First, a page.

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Archive for June, 2011

Composing Bliss
Poetry as Meditation

Sculpting your thoughts into a poem can take you on a journey where your conscious mind is momentarily cast adrift.

The creation of any kind of art can be as much a form of meditation as a vehicle for self-expression. Energetically splashing colors of paint onto a canvas can be like casting the weight of the world off your shoulders, while raising your voice to hit the high notes of a song can inspire you to release your fears so you can reach new heights in your own life. And then there is the act of meditation that can take place when you create poetry. Sculpting your thoughts and emotions into a poem can take you on a journey into your inner universe where your conscious mind is momentarily cast adrift.

Like other forms of meditation, writing poetry requires that you stay fully present during the process, rather than focusing on any outcome. In doing so, you release any inhibitions or ideas of “what needs to happen,” so that your thoughts can flow freely through you. When you write poetry, you are able to see the reflections of your innermost self imprinted on a page.

If you’d like to experience poetry as a meditation practice, you might want to try this exercise: Set aside twenty minutes where you can be alone in a quiet space. You may want to look at poems other people have written to see if there is a style of poetry you would like to try. You can also try writing in freeform. The structure of the poem will then organically reveal itself to you. When you are ready, sit down with pen and paper and let the words flow. Don’t think about what you are going to say next, and don’t worry about spelling, grammar, or logic. Instead, be as descriptive, visually precise, rhythmic, or lyrical as you want to be. When you feel complete, put the pen down, and read over what you’ve written. Appreciate this work of art you have created. You may even find that thoughts and emotions you had repressed before are now making themselves known so you can process and release them. Writing poetry as a form of meditation lets you slow down your mind long enough for you to get out of your own way, so that your soul can freely express its deepest yearnings.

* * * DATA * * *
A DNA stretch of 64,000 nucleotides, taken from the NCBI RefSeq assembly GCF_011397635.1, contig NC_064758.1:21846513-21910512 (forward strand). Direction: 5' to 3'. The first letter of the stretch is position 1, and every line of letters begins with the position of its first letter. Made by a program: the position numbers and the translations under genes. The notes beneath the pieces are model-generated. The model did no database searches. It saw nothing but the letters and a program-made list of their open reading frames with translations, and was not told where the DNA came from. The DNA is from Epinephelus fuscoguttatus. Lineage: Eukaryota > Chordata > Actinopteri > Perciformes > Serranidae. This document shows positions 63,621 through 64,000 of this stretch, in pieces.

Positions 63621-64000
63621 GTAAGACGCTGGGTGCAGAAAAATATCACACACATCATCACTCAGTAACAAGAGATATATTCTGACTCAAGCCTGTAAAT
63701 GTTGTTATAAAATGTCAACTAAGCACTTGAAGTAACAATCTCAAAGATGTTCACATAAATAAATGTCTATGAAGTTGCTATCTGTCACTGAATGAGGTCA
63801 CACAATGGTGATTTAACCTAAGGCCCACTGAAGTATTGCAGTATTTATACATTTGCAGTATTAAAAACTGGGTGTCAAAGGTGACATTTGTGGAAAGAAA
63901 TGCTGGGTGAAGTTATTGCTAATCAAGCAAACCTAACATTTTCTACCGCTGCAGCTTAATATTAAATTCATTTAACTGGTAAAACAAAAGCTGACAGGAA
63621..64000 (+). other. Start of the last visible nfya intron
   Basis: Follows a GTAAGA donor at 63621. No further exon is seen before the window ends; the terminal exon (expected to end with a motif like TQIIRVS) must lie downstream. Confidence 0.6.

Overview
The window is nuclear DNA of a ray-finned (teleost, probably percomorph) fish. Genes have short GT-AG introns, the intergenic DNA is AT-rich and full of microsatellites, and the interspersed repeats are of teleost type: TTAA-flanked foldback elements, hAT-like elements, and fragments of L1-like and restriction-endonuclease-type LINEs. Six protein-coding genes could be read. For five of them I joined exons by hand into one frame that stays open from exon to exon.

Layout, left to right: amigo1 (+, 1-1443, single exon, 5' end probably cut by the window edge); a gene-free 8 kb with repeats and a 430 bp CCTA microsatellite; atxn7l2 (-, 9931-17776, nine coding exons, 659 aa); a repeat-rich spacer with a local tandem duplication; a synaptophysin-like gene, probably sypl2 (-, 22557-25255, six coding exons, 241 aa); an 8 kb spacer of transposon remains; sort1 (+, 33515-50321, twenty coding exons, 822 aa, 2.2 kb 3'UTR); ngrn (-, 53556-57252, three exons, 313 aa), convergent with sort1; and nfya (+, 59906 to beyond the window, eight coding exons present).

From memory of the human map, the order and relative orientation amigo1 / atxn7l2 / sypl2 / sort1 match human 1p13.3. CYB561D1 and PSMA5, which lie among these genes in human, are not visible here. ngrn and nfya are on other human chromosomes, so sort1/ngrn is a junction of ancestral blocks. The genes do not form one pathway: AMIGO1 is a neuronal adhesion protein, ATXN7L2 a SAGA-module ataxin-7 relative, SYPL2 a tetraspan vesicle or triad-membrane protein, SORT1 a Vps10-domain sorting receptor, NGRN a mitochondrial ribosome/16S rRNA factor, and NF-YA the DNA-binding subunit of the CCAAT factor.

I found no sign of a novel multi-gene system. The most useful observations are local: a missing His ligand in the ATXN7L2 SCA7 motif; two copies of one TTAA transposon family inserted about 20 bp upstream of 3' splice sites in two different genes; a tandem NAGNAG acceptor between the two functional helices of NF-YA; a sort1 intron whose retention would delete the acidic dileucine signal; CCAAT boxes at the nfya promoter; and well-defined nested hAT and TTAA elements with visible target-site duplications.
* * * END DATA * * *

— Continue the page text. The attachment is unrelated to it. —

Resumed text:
I read this today, and felt elated that someone else had put into words what I, myself and my dad feel when we write poetry.  Being “fully present” and “releasing” ideas about the process or result of writing poetry is one of the hardest things for us as poets – and yes, it is a form of meditation – a release into the creative” mind set” full on and without judgment or reticence – and it is damn hard at times.  I think that my poems about meditation or chanting are a way of channeling these exact thoughts – Sunia and Japa/My One True Love.  I am realizing now that as a poet and yogi I live to fuse these two creative energies – I want to live it (through yogic practices and meditation) and then express it in poetry – and it comes full circle because in order to express the experience of meditative or chanting bliss, I have to allow the process to occur all over again in writing the poem – sort of like the serpent coiled and full circle – head to tail.  And then that image in itself harks back to the very source of creativity according to yogi tradition (at least Kundalini tradition) – the coiled serpent at the base of the spine which has the creative energy and needs to be allowed to travel up the spine to higher levels of consciousness – shakti energy —-

My dad has expressed the contemplative world in his poem, Meditating in Water – we are both after the peace and solace found in the quiet space/ the bliss found in “sunia” or really listening – to our inner voice and to nature.  Melding these two creates poetry and for us, more bliss.  We are doubly blessed as poets!

I suppose I am ruminating philosophical thoughts here under the mango trees in my dad’s amazing garden as a way of avoiding writing poetry – or perhaps, as a prelude to some poems…whatever, I wanted to share these thoughts as soon I will be on the road again and away from my father –  my one true mentor and partner in this crazy world of poetry…..

Sat Nam (truth is my identity)

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